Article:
Today is the one-year anniversary of the No Child Left Behind Extra Credit. In over 200 editions published throughout the last year: The Extra Credit has highlighted how No Child Left Behind is improving education for all of America's children; it has clarified various facts about No Child Left Behind; it has highlighted various U.S. Department of Education resources for parents and teachers; and most importantly, it has drawn attention to teachers, principals and other education leaders throughout the country who will not accept the status quo and who believe that every child, no matter what race, income, dialect or zip code, can learn and that closing the achievement gap is essential to ensuring that no child is left behind. The following are some of the most memorable quotes highlighted in past Extra Credits on how No Child Left Behind is working to close the achievement gap and to provide every child the opportunity to succeed.
No Child Left Behind is the Key to Closing the Achievement Gap
"This Nation will not go back to the days of simply shuffling children along from grade to grade without them learning the basics. I refuse to give up on any childand the No Child Left Behind Act is opening the door of opportunity to all of America's children." President George W. Bush in his 2004 State of the Union address. (January 21, 2004)Closing the Achievement Gap
"Historically, we've judged our schools primarily on how their top kids did. But this law says you are no longer successful if you are not successful with every group of kids." The Education Trust Director Kati Haycock quoted in U.S. News & World Report. (April 24, 2003)
"'While there are difficult challenges to [meeting] the standards of No Child Left Behind, we view it more as an opportunity,' says Superintendent John O. Simpson. 'The law gives us opportunities to address the needs of all students.' Gloria Hagans, senior director for compensatory programs, voices a similar view. 'We're not at all panicked or pessimistic. I've seen the difference the law has made in people in looking at the big picture.'" The National School Board Association's School Board News. (November 14, 2003)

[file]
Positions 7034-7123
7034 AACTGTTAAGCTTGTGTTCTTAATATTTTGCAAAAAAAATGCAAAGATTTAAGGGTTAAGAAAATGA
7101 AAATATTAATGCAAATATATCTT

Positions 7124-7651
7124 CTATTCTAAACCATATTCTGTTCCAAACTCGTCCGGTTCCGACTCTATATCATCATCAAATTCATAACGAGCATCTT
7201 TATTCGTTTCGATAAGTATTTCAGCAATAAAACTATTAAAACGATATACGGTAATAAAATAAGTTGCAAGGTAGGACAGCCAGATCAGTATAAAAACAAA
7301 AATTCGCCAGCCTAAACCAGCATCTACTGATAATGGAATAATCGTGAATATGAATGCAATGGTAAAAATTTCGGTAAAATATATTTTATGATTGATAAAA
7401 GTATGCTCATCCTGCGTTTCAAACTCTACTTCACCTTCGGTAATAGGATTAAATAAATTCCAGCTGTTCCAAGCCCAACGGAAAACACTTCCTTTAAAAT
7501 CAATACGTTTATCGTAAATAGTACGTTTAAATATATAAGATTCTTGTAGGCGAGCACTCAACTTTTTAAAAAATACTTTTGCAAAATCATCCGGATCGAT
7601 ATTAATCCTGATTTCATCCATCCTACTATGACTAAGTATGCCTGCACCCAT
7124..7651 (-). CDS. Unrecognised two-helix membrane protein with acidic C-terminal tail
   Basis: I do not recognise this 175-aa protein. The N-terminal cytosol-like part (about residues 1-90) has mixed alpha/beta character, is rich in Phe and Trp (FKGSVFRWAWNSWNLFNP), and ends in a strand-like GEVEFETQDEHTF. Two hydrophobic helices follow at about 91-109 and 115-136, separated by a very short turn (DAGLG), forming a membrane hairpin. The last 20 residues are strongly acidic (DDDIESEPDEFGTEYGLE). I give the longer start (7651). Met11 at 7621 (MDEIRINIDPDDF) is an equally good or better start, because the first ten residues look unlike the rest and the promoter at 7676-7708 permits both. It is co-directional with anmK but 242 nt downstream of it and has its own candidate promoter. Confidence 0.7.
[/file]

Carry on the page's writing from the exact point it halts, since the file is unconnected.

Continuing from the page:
"In short, the AYP system is doing what it was meant to do: shining a bright light on the state of achievement in America, identifying schools that need improvement, and allowing us to take important steps toward closing achievement gaps and having all students proficient in reading and math over the coming decade." The Education Trust. (October 23, 2003)
"Students in the largest urban public-school systems showed improvement in reading and math in the first year under the federal No Child Left Behind law, according to a coalition of inner-city schools. The study by the Council of the Great City Schools reviewed test scores from 61 urban school districts in 37 states. It compared 2002 and 2003 test results." The Associated Press. (March 22, 2004)
"Boyle Superintendent Pam Rogers said district officials were happy with progress at elementary schools, but knows there are areas in which to improve. 'Although Boyle for several years has ranked among the top 30 school districts in Kentucky, we feel more urgency as a result of the No Child Left Behind report to improve the learning experience for all students,' said Rogers. 'Based on this most recent data, we know we need to try even harder to meet the needs of students with disabilities, particularly, and to continue our work to assist the other student subgroups, including African Americans, Hispanics, Asians, students with limited English proficiency and students from low-income families.'" Danville Advocate-Messenger. (November 18, 2003)
"There are four [schools] in Gallup that were the lowest of the lowprimarily serving Native American childrenthat were having the most difficult time achieving in our state. Today, they're meeting standards. It can be done." New Mexico Superintendent Michael Davis quoted in The Associated Press. (August 6, 2003)